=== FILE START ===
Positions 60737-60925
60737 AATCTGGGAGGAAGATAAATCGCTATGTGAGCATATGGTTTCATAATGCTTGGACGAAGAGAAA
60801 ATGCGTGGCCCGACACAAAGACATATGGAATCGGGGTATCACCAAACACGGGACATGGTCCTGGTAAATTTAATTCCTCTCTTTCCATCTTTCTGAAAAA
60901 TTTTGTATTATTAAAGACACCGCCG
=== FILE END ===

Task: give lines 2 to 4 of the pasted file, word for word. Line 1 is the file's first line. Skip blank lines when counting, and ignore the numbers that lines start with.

60737 AATCTGGGAGGAAGATAAATCGCTATGTGAGCATATGGTTTCATAATGCTTGGACGAAGAGAAA
60801 ATGCGTGGCCCGACACAAAGACATATGGAATCGGGGTATCACCAAACACGGGACATGGTCCTGGTAAATTTAATTCCTCTCTTTCCATCTTTCTGAAAAA
60901 TTTTGTATTATTAAAGACACCGCCG